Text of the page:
World Bulletin / News Desk
Turkey's special courts which deal with crimes against the constitutional order will be totally abolished as part of a government judicial reform package, but only after ongoing trials being heard in these courts are concluded, a senior official from the ruling party has said.
Justice and Development Party (AK Party) parliamentary group Deputy Chairman Mustafa Elitaş told reporters in Parliament that specially authorized courts will continue functioning until ongoing trials are concluded as he responded to questions about a government plan to pass a law that will abolish these courts.
The government is reported to be planning a revision of Article 250 of the Code on Criminal Procedure (CMK), which gives special authority to courts and prosecutors when investigating organized crime and coup plots. The content of the bill on Article 250 has not been announced to the public yet, but the bill is expected to be passed in Parliament before July 1, when Parliament adjourns for summer recess.
Article 250 of the CMK gives civilian prosecutors the power to investigate military personnel accused of crimes that threaten national security, violate the Constitution or attempt to topple the government during peacetime. Some of the most important cases undertaken by specially authorized courts are the Balyoz (Sledgehammer) trial and the Ergenekon trial, in which suspects are accused of attempting to overthrow the government, in addition to a case against the Kurdistan Communities Union (KCK), in which suspects are accused of being involved in terrorism.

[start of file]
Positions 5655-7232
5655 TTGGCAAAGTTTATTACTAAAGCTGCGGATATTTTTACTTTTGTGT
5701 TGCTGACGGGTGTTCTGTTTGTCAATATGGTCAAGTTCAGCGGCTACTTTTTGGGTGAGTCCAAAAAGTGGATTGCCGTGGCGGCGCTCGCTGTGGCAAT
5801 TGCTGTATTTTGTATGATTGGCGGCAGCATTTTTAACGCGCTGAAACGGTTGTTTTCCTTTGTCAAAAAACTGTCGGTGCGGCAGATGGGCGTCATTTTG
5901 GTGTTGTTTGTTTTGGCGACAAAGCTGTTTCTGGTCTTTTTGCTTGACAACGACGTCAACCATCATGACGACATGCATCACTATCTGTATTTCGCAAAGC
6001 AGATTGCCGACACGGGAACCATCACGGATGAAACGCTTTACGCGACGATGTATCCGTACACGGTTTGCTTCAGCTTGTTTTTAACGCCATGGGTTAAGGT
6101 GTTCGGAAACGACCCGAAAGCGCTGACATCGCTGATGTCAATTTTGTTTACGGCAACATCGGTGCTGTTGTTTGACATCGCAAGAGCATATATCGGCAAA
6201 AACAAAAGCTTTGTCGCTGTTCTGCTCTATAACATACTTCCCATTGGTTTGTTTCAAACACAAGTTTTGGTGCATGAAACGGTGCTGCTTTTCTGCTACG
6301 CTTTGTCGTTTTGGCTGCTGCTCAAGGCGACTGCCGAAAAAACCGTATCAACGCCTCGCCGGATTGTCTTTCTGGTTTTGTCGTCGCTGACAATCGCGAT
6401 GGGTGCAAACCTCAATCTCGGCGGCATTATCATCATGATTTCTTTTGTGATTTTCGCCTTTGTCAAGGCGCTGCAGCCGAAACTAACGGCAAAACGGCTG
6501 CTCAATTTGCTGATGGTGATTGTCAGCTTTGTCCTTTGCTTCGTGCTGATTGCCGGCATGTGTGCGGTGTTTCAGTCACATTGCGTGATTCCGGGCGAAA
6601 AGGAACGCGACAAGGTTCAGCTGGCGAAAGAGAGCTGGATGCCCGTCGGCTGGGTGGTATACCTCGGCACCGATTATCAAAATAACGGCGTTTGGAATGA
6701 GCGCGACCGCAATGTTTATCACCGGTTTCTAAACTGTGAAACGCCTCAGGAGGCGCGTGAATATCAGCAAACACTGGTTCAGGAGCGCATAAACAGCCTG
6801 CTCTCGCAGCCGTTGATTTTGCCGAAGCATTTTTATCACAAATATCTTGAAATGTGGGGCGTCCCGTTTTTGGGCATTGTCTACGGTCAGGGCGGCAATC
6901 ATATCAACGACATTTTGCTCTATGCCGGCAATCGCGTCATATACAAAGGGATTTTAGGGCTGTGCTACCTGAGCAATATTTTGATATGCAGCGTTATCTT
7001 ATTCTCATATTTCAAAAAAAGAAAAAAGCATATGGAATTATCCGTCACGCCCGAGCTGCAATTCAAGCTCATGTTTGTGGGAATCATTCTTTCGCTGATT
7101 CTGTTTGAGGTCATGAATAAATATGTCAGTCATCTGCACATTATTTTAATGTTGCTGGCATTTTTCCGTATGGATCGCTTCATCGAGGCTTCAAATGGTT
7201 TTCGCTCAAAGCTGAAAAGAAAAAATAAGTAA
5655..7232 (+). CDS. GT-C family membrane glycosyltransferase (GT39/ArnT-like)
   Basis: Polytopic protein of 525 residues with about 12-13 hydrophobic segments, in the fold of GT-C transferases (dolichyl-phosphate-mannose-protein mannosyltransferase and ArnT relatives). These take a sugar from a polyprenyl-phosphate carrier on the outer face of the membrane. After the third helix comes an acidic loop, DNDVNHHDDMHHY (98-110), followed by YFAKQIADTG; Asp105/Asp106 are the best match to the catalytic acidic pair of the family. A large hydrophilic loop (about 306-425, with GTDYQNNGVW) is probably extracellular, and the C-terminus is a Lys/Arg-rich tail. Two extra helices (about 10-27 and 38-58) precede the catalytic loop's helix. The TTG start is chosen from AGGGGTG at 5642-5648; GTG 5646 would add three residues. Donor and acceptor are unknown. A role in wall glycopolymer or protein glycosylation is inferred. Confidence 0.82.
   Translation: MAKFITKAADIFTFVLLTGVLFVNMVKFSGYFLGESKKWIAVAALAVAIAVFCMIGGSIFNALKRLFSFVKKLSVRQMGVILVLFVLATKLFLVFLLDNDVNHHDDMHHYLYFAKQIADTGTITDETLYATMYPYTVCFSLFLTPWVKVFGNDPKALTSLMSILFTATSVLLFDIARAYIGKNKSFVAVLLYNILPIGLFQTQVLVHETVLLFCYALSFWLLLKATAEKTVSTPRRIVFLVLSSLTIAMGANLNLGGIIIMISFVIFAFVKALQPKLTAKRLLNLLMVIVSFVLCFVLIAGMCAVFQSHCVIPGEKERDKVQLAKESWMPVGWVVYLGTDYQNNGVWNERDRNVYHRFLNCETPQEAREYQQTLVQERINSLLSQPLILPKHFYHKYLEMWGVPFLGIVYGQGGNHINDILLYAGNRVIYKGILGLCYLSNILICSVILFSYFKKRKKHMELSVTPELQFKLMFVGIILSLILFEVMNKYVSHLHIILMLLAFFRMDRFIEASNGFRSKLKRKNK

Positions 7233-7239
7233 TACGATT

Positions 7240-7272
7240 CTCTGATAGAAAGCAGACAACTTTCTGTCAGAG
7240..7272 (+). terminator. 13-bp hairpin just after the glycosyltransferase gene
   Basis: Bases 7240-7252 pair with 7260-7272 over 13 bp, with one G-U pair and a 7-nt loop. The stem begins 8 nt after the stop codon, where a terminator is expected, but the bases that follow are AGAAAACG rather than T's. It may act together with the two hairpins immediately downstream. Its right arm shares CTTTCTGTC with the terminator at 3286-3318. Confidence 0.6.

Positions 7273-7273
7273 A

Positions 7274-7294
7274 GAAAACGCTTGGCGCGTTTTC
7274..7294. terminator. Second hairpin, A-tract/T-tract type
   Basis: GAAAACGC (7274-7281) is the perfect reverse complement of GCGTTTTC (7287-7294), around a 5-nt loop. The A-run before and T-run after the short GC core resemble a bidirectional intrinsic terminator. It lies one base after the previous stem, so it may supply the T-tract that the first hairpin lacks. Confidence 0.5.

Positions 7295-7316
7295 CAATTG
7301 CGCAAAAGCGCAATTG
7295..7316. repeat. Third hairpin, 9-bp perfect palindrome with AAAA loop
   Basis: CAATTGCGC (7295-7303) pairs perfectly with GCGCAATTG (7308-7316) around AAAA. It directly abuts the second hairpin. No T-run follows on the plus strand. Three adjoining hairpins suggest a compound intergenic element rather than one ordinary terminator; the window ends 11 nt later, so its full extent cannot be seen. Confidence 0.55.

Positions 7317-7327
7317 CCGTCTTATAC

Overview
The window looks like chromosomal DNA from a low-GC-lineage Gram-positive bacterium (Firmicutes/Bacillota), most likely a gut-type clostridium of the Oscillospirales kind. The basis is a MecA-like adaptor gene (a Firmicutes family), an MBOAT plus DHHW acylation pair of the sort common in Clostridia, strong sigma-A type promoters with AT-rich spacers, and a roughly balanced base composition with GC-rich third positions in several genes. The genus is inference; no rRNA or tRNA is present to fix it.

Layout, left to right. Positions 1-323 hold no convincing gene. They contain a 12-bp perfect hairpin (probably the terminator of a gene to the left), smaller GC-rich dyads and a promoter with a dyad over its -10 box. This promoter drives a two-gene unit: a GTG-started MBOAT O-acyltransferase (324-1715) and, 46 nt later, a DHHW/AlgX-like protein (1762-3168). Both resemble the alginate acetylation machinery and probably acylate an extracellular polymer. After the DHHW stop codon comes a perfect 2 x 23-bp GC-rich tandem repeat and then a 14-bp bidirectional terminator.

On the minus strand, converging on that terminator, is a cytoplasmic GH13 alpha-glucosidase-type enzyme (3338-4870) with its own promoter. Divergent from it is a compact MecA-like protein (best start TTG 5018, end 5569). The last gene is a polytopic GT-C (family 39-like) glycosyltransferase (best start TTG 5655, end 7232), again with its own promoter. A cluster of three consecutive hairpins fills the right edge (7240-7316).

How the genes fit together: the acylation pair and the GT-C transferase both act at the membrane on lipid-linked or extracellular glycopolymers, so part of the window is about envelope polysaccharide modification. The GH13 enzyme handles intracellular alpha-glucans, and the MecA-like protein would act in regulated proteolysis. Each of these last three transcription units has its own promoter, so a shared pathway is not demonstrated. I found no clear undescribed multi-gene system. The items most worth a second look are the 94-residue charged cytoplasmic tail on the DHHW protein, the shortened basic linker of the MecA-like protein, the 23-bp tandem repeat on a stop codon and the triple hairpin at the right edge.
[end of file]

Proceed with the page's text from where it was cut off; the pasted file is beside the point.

A major operation in Istanbul and other cities saw 104 police officers and chiefs detained and 22 of them sent to the court.
Troubles in Ukraine, Iraq, Syria and Israel are forcing airlines travelling between the east and the west to fly through Turkey.
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Turkey called on citizens to immediately leave Libya and avoid non-essential travel after airports were closed down due to shelling.
Turkish dailies reported Thursday on the latest developments of the operation in Istanbul and other cities against the police officers and officials in wiretapping probe, the latest clashes in Israel and Palestine and the Taiwan plane crash which left 51 dead.
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Salih Mirzabeyoglu, otherwise known as Salih Izzet Erdis, was locked up following Turkey's 28 February 1997 coup.
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Turkey's Deputy PM Bulent Arinc said a ceasefire must be declared at once between Palestine and Israel and demanded an end to the Israeli blockade of Gaza.
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